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Old 07-14-2012, 07:24 PM
 
Location: Shaw.
2,226 posts, read 3,142,569 times
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There have actually been a lot of studies on dialects of American English, especially the Philadelphia accent. This is because UPenn has done a lot of research about this. I can post some about it, if you like.
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Old 07-14-2012, 09:25 PM
 
Location: Coastal New Jersey
56,005 posts, read 54,523,130 times
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Quote:
Originally Posted by pgm123 View Post
There have actually been a lot of studies on dialects of American English, especially the Philadelphia accent. This is because UPenn has done a lot of research about this. I can post some about it, if you like.
Sure!

I am always interested in this stuff.
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Old 07-15-2012, 10:47 AM
 
Location: Floribama
14,962 posts, read 31,357,878 times
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Quote:
Originally Posted by Mightyqueen801 View Post
It's funny that we can sometimes have such different pronounciations. A friend and I were talking about the thread on the Writing forum where those of us who care about such things smack our foreheads over misused words and phrases. My friend said one that drives her nuts is on real estate sites--people use the term "rod iron" instead of "wrought iron". I was wondering how they could make such an error when "rod" and "wrought" don't even rhyme...and then I realized that in some parts of the country, they might.
I would pronounce that as "rawt iron".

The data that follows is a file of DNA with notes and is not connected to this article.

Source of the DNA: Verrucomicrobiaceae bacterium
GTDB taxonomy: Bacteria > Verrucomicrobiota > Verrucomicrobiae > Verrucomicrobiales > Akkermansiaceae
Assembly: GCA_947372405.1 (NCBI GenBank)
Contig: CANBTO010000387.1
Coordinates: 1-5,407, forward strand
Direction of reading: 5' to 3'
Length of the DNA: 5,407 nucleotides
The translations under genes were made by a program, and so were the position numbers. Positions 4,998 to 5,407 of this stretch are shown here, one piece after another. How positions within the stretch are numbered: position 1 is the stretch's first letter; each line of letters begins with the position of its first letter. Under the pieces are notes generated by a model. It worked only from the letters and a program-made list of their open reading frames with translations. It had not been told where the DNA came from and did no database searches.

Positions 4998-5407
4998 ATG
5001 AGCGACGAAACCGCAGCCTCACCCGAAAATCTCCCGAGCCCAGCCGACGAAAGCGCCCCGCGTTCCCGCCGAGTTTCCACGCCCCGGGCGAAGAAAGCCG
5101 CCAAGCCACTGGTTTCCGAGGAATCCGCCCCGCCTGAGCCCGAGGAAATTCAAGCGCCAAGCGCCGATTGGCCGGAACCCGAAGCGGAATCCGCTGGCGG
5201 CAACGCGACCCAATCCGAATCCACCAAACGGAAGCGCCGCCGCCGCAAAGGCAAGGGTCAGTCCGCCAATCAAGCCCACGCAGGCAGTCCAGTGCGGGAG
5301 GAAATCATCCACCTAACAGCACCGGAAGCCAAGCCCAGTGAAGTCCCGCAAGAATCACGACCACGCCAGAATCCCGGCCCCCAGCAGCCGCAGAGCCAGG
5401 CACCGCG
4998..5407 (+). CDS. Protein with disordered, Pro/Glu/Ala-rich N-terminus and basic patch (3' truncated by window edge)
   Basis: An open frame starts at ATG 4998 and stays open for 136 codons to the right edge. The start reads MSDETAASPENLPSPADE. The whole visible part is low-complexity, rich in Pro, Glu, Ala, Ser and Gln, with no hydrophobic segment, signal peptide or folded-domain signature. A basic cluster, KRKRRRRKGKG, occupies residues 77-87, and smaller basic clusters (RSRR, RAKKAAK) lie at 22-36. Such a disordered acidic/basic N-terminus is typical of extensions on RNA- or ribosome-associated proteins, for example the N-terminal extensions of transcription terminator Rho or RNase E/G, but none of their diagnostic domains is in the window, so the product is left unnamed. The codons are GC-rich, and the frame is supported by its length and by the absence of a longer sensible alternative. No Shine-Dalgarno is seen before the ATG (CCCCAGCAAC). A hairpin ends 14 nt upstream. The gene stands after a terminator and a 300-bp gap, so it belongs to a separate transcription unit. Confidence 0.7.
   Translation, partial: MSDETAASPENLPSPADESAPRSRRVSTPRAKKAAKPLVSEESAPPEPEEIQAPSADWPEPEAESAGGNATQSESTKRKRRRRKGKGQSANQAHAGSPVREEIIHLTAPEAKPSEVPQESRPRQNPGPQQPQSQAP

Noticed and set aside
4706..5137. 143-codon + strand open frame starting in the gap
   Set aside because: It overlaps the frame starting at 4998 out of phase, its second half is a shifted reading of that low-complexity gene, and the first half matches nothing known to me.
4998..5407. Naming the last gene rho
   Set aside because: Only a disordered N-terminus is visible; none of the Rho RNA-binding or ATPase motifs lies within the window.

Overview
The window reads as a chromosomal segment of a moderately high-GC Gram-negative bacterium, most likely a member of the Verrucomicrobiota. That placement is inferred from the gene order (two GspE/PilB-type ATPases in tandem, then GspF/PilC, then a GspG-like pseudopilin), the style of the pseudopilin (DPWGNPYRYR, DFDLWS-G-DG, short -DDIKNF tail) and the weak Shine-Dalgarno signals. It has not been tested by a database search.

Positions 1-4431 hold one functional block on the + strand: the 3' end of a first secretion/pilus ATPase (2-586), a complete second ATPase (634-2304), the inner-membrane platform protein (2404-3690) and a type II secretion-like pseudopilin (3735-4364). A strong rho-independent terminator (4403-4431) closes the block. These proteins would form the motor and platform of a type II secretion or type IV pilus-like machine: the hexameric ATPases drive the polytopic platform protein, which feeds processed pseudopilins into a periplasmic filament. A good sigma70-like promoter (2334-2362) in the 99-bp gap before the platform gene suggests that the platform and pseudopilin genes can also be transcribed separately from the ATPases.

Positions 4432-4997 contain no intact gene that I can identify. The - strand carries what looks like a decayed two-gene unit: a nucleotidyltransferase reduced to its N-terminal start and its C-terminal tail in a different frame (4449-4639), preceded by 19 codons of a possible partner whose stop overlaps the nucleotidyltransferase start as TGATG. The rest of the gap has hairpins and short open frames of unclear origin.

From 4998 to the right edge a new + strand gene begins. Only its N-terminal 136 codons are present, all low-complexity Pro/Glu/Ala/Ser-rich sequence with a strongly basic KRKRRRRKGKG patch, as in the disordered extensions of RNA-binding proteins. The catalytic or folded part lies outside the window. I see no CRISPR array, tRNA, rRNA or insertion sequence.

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Old 07-15-2012, 05:05 PM
 
Location: Shaw.
2,226 posts, read 3,142,569 times
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Quote:
Originally Posted by Mightyqueen801 View Post
Sure!

I am always interested in this stuff.
I'll post some serious ones later, but here's a short guide:
Phillyspeak

On the topic:
Quote:
I Shore Do

In the cowboy movies I saw as a kid, every real Westerner said "shore" for "sure." So do Philadelphians. For us, "tour" is "tore," rather than "tooer.""You're" and "your" soundexactly like "yore"; "pour" and "poor" the same as "pore."
Also, linguistics have theorized that the mid-Atlantic dialect (especially Philly) was the ancestor dialect of standard American. It's the only non-rhotic dialect on the East Coast (New England to Georgia do not pronounce Rs at the end of words).
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Old 07-15-2012, 09:40 PM
 
Location: Jersey City
6,488 posts, read 16,150,620 times
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Quote:
Originally Posted by Mightyqueen801 View Post
I am in New Jersey, and we say neither. It's "shoor", rhyming with "poor".
We're the same!
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Old 07-16-2012, 07:24 AM
 
Location: Coastal New Jersey
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Quote:
Originally Posted by southernnaturelover View Post
I would pronounce that as "rawt iron".
That's correct!